# How many calcium ions is needed to displace hydronium ions in an strong acid ion exchange resin?

If 1 mole of Ca2+ can displace 2 moles of Na+ in an ion exchange resin, can it do the same for H+? Will Ca2+ ion displace 2 moles of H+ in a strong acid resin?

## 1 Answer

Yes and no.

Yes, as $$\ce{1 Ca^2+}$$ displaces $$\ce{2 H+}$$.

No, as you need to involve more then $$\ce{1 Ca^2+}$$ to displace $$\ce{2 H+}$$ for exchange comparable with ionex capacity, as some $$\ce{Ca^2+}$$ passes through before $$\ce{H+}$$ is washed out.

• I see. So to completely wash out the H+ ion in the solution, Ca2+ needed to be in excess? Am I right? – Kent de los Reyes Jul 30 '19 at 7:12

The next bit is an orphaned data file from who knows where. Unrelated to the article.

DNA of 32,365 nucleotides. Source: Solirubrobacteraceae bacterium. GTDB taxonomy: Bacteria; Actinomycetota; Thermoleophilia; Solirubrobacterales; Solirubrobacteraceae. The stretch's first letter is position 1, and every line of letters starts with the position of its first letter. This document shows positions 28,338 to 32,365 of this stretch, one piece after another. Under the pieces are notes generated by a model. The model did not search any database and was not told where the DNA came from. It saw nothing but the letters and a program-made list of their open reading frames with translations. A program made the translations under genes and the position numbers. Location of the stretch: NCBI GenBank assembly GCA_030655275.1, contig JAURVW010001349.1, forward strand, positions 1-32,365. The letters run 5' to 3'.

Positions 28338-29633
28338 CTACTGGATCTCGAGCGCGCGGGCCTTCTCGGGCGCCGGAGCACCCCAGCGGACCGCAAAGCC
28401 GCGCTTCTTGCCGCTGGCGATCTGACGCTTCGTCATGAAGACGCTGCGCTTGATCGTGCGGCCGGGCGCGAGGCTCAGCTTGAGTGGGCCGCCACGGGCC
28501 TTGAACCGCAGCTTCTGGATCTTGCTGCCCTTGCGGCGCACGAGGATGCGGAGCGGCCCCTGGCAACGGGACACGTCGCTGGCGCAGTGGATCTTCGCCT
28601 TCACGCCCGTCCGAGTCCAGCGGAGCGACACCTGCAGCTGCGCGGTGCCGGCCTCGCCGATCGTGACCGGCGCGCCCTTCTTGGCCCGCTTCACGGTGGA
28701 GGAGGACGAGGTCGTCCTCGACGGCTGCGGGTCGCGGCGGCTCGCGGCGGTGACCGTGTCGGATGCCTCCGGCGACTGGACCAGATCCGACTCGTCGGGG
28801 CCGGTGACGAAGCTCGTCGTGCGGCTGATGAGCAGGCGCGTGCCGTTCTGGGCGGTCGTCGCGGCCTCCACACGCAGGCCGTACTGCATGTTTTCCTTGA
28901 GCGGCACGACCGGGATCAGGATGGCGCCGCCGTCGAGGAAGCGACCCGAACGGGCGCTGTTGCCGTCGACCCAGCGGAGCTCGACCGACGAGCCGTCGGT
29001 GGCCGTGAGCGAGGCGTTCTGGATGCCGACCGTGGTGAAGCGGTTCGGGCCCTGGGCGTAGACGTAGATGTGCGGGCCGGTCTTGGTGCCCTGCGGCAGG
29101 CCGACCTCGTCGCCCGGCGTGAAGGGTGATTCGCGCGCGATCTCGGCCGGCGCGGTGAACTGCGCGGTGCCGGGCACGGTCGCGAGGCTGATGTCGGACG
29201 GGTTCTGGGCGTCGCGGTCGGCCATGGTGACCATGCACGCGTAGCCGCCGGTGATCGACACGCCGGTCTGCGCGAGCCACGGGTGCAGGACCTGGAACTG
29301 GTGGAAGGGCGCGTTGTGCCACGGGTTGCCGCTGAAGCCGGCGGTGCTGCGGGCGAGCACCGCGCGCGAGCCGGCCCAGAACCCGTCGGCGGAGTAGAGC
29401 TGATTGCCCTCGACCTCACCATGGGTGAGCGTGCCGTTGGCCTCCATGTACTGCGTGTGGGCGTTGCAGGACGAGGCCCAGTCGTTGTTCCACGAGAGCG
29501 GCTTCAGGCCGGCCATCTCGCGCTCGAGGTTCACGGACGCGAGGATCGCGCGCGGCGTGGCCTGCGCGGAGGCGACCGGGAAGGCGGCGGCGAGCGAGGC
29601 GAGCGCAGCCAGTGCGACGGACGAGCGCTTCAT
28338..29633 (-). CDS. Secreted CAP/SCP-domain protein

• Yes, you are. But not in so big excess as opposite, i.e. washing out calcium. Strong catexes prefer calcium to hydrogen, in contrary to weak catexes.. – Poutnik Jul 30 '19 at 7:23
• Thank you! This helped me a lot on my exam. – Kent de los Reyes Jul 30 '19 at 7:27
• It should not. Using SE to solve exam tasks is a bad way to use it. – Poutnik Jul 30 '19 at 7:46
• We have a policy which states that ‎you should show your thoughts, effort and attempts to understand underlaying principles. It'll make us certain that ‎we aren't doing your homework for you, and that the Q/A is beneficial for broad audience. Basically any question with the wording your question has is considered homework; it needn't be literally one. It can be self-study questions, puzzles, worked examples etc. – Poutnik Jul 30 '19 at 7:48